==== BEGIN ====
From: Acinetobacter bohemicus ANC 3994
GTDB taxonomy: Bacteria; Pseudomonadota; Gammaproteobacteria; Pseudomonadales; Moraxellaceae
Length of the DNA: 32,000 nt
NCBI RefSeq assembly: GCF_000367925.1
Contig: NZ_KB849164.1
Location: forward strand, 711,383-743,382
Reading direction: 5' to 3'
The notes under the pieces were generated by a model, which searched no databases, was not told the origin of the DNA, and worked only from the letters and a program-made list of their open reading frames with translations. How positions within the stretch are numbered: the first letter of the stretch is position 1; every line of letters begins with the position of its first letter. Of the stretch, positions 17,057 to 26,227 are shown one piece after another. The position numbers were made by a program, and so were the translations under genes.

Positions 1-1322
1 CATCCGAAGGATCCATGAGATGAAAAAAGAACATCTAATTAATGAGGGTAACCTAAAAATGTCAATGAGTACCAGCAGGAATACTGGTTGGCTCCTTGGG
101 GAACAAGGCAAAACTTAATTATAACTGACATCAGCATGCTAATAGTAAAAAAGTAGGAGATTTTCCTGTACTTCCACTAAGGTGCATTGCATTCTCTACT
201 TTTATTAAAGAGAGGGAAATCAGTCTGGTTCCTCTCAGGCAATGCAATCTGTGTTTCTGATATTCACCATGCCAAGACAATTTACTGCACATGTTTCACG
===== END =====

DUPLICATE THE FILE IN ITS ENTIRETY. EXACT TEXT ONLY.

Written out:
From: Acinetobacter bohemicus ANC 3994
GTDB taxonomy: Bacteria; Pseudomonadota; Gammaproteobacteria; Pseudomonadales; Moraxellaceae
Length of the DNA: 32,000 nt
NCBI RefSeq assembly: GCF_000367925.1
Contig: NZ_KB849164.1
Location: forward strand, 711,383-743,382
Reading direction: 5' to 3'
The notes under the pieces were generated by a model, which searched no databases, was not told the origin of the DNA, and worked only from the letters and a program-made list of their open reading frames with translations. How positions within the stretch are numbered: the first letter of the stretch is position 1; every line of letters begins with the position of its first letter. Of the stretch, positions 17,057 to 26,227 are shown one piece after another. The position numbers were made by a program, and so were the translations under genes.

Positions 1-1322
1 CATCCGAAGGATCCATGAGATGAAAAAAGAACATCTAATTAATGAGGGTAACCTAAAAATGTCAATGAGTACCAGCAGGAATACTGGTTGGCTCCTTGGG
101 GAACAAGGCAAAACTTAATTATAACTGACATCAGCATGCTAATAGTAAAAAAGTAGGAGATTTTCCTGTACTTCCACTAAGGTGCATTGCATTCTCTACT
201 TTTATTAAAGAGAGGGAAATCAGTCTGGTTCCTCTCAGGCAATGCAATCTGTGTTTCTGATATTCACCATGCCAAGACAATTTACTGCACATGTTTCACG